That's a positive development for many population health leaders—especially those with one foot stuck in fee-for-service—who are often strapped to find the dollars and resources to set up non-traditional programs for their patients.
Here are three lessons learned from health systems that have turned to philanthropy to fund population health initiatives.
1. Promote population health as a system priority to tap into new donor markets
In 2015, Lehigh Valley Health Network's foundation added community health as a third pillar of its major fundraising campaign, alongside cancer care and pediatrics. It found a donor market eager to support the change: fundraising for community health is outpacing fundraising for traditional priorities.
Donors are excited about funding mobile health initiatives, remote patient monitoring projects, and programs that support homeless and veteran patients. Just three years into their five-year campaign, the foundation has raised 72% of their $30 million goal.
2. Craft targeted messages to diverse donor groups to touch on donor priorities
Dayton Children's Hospital is building a new center to expand clinical and social services for children in the Dayton area with the support of a diverse donor community.
Related ToolkitGet 10 tools for prioritizing community health interventions
For traditional donors, Dayton makes its standard appeal for funding a capital project. For a newer wave of non-traditional donors focused on community health, Dayton advertises the social services the Center will house (e.g., food pharmacy, foster care support). By making a multidimensional case for support, Dayton has expanded the breadth of its donor pool and already met half of its fundraising goal since December 2017.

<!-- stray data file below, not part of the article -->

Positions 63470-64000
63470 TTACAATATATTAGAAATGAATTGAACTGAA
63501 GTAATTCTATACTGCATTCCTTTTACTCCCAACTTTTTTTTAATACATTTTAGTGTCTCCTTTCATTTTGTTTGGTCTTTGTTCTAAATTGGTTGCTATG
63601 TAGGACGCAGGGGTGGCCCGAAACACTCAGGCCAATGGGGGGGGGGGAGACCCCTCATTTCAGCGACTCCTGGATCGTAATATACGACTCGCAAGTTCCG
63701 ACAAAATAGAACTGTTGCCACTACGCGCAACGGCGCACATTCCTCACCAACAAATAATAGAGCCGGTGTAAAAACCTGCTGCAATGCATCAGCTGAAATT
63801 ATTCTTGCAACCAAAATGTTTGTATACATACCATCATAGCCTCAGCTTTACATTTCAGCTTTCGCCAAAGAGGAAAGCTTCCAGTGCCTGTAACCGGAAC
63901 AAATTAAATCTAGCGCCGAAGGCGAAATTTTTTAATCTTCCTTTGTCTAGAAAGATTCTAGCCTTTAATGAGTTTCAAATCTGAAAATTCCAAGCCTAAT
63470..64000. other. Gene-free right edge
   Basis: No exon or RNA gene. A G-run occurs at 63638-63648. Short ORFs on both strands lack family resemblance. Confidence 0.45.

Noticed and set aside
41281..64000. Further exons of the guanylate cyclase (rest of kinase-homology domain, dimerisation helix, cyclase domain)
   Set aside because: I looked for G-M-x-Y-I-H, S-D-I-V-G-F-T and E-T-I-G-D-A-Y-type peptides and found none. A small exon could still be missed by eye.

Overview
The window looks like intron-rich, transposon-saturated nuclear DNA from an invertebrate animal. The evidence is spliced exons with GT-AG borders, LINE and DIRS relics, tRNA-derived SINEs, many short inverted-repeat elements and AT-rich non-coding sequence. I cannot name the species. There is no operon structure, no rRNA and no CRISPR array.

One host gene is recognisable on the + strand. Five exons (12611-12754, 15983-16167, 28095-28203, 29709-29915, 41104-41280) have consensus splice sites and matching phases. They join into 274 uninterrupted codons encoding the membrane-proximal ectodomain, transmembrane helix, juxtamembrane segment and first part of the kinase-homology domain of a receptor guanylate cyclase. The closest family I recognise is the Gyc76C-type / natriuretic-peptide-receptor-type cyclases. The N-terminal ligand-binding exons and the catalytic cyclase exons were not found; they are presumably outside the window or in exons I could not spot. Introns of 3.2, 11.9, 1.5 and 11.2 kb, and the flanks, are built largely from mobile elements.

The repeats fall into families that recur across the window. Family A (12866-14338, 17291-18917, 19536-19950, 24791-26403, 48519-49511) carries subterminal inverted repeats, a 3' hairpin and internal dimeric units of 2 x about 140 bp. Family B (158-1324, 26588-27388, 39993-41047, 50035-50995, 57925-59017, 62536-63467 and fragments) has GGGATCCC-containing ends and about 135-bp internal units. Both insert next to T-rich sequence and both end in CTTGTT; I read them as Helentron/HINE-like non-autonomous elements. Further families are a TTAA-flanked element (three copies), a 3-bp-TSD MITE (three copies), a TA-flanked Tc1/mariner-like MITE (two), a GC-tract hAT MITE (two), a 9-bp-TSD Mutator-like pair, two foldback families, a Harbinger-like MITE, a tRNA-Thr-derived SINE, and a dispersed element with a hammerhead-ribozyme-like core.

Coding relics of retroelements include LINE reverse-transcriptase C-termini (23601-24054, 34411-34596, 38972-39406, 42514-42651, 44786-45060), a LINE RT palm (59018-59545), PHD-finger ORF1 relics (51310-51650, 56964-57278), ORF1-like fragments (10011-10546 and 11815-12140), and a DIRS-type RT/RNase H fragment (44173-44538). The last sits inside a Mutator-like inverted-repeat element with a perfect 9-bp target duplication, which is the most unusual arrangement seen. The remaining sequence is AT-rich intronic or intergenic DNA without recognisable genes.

3. Advertise the direct impact of donations to help donors understand the impact their donations
Bridgeport Hospital found that the biggest driver of its 30% no-show rate in primary care was patients' inadequate access to transportation. So the Connecticut hospital decided to use grant and philanthropy dollars to provide patients with vouchers for transportation and parking.
To clearly demonstrate the value of the upstream intervention to donors, Bridgeport developed a giving menu showing donors exactly how far their donations would go. For example, $1,000 would provide 250 bus rides, 500 parking passes, or 76 Uber rides. The menu starts at $10 and hits every giving level. And it appears to be working: In one year, Bridgeport has raised $43,000 through donations and grant funding and provided transportation to over 600 patients. As a result, the hospital has reduced its primary care no-show rate by 27%.